Important new information has come from Edward Jay Epstein about Mohammed Atta’s contacts with Iraqi intelligence. The Czechs have long maintained that Atta, leader of the 9/11 hijackers in the United States, met with Ahmed al-Ani, an Iraqi intelligence official, posted to the Iraqi embassy in Prague. As Epstein now reports, Czech authorities have discovered that al-Ani’s appointment calendar shows a scheduled meeting on April 8, 2001 with a "Hamburg student."
That is exactly what the Czechs had been saying since shortly after 9/11: Atta, a long-time student at Germany’s Hamburg-Harburg Technical University, met with al-Ani on April 8, 2001. Indeed, when Atta earlier applied for a visa to visit the Czech Republic, he identified himself as a “Hamburg student.” The discovery of the notation in al-Ani’s appointment calendar about a meeting with a “Hamburg student” provides critical corroboration of the Czech claim.
Epstein also explains how Atta could have traveled to Prague at that time without the Czechs having a record of such a trip. Spanish intelligence has found evidence that two Algerians provided Atta a false passport.
The Iraqi Plot against Radio Free Europe
Prior to the 9/11 attacks, the Czechs were closely watching the Iraqi embassy. Al-Ani’s predecessor had defected to Britain in late 1998, and the Czechs (along with the British and Americans) learned that Baghdad had instructed him to bomb Radio Free Europe, headquartered in Prague, after RFE had begun a Radio Free Iraq service earlier that year.
On April 8, 2001, an informant for Czech counter-intelligence (known as BIS), observed al-Ani meet with an Arab man in his 20s at a restaurant outside Prague. Another informant in the Arab community reported that the man was a visiting student from Hamburg and that he was potentially dangerous.
The Czech Foreign Ministry demanded an explanation for al-Ani’s rendezvous with the Arab student from the head of the Iraqi mission in Prague. When no satisfactory account was forthcoming, the Czechs declared al-Ani persona non grata, and he was expelled from the Czech Republic on April 22, 2001.
Hyman Komineck was then Deputy Foreign Minister and had earlier headed the Czech Foreign Ministry’s Middle East Department. Now Prague’s ambassador to the United Nations, Komineck explained in June 2002, “He didn’t know [what al-Ani was up to.] He just didn’t know.” As Komineck told the Times of London in October 2001, "It is not a common thing for an Iraqi diplomat to meet a student from a neighboring country."
Following the 9/11 attacks, the Czech informant who had observed the meeting saw Mohammed Atta’s picture in the papers and told the BIS he believed that Atta was the man he had seen meeting with al-Ani. On September 14, BIS informed its CIA liaison that they had tentatively identified Atta as al-Ani’s contact.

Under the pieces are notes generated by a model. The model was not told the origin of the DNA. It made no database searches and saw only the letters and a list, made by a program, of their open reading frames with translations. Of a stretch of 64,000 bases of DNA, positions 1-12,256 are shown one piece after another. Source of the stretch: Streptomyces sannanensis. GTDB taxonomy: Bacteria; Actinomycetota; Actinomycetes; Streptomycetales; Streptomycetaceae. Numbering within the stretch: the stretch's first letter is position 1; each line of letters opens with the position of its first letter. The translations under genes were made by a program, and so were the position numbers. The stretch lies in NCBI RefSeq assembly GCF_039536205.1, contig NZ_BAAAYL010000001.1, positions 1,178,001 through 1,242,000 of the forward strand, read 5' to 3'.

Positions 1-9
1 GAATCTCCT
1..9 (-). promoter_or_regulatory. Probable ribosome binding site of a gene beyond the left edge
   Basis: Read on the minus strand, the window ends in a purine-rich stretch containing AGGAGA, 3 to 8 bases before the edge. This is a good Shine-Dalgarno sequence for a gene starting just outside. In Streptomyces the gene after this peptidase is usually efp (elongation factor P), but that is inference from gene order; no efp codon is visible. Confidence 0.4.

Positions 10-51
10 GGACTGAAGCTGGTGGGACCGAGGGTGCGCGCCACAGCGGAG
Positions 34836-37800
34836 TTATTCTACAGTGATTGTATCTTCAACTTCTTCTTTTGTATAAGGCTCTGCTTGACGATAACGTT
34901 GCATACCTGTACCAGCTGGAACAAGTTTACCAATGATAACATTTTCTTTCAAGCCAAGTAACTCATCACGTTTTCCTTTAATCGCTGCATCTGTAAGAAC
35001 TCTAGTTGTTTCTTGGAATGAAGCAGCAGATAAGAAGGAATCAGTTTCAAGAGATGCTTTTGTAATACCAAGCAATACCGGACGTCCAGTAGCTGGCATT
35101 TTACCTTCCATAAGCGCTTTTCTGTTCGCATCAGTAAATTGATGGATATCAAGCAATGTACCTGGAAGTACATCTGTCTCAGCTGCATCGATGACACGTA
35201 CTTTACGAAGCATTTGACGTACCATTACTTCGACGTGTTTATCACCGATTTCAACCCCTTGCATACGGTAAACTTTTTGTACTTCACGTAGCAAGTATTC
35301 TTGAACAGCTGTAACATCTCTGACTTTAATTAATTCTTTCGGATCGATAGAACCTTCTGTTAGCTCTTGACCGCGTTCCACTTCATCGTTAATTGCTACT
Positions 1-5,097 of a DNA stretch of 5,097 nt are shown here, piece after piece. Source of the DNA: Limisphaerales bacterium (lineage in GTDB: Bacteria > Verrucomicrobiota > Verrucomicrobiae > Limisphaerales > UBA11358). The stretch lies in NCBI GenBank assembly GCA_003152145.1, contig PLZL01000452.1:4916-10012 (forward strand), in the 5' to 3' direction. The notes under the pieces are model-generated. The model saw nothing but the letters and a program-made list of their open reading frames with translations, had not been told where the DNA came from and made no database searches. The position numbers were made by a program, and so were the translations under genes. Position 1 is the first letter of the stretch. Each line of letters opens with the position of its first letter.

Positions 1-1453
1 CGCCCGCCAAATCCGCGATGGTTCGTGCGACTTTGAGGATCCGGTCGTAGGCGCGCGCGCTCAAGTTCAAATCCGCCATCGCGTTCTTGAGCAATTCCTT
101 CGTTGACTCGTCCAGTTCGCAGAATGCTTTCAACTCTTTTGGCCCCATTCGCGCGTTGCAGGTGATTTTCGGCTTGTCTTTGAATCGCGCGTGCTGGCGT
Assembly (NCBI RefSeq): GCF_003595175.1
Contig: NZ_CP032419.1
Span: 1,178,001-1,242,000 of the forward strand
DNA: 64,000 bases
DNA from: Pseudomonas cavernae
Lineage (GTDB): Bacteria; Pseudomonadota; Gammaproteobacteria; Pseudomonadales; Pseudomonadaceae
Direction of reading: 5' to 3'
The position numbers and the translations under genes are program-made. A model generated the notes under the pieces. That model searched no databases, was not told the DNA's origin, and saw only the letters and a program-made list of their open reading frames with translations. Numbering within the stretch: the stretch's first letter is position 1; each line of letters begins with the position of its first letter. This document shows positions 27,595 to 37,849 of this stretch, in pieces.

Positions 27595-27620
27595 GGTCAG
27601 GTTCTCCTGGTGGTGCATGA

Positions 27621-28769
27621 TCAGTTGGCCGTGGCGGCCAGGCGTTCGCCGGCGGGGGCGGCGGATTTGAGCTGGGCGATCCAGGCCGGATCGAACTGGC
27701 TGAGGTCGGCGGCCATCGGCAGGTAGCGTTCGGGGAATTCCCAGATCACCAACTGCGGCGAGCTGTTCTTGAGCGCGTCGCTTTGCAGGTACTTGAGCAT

So Many Errors: the Clinton Years
Opinion polls show that most Americans still believe Iraq had substantial ties to al Qaeda and even that it was involved in 9/11. Yet among the “elite,” there is tremendous opposition to this notion. A simple explanation exists for this dichotomy. The public is not personally vested in this issue, but the elite certainly are.
America’s leading lights, including those in government responsible for dealing with terrorism and with Iraq, made a mammoth blunder. They failed to recognize that starting with the first assault on New York’s World Trade Center, Iraq was working with Islamic militants to attack the United States. This failure left the country vulnerable on September 11, 2001. Many of those who made this professional error cannot bring themselves to acknowledge it; perhaps, they cannot even recognize it. They mock whomever presents information tying Iraq to the 9/11 attacks; discredit that information; and assert there is “no evidence.” What they do not do is discuss in a rational way the significance of the information that is presented. I myself have experienced this many times, including in testimony before the 9/11 Commission, when as I responded to a Commissioner’s question, a fellow panelist repeatedly interrupted, screeching “That is not evidence,” even as C-SPAN broadcast the event to the entire country.
Former White House counter-terrorism czar Richard Clarke is a prime example of this phenomenon. Immediately after the 9/11 attacks, when President Bush asked him to look into the possibility of Iraq’s involvement, Clarke was “incredulous” (his word), treating the idea as if it were one of the most ridiculous things he had ever heard. On September 18, when Deputy National Security Adviser Steven Hadley asked him to take another look for evidence of Iraqi involvement, Clarke responded in a similar fashion.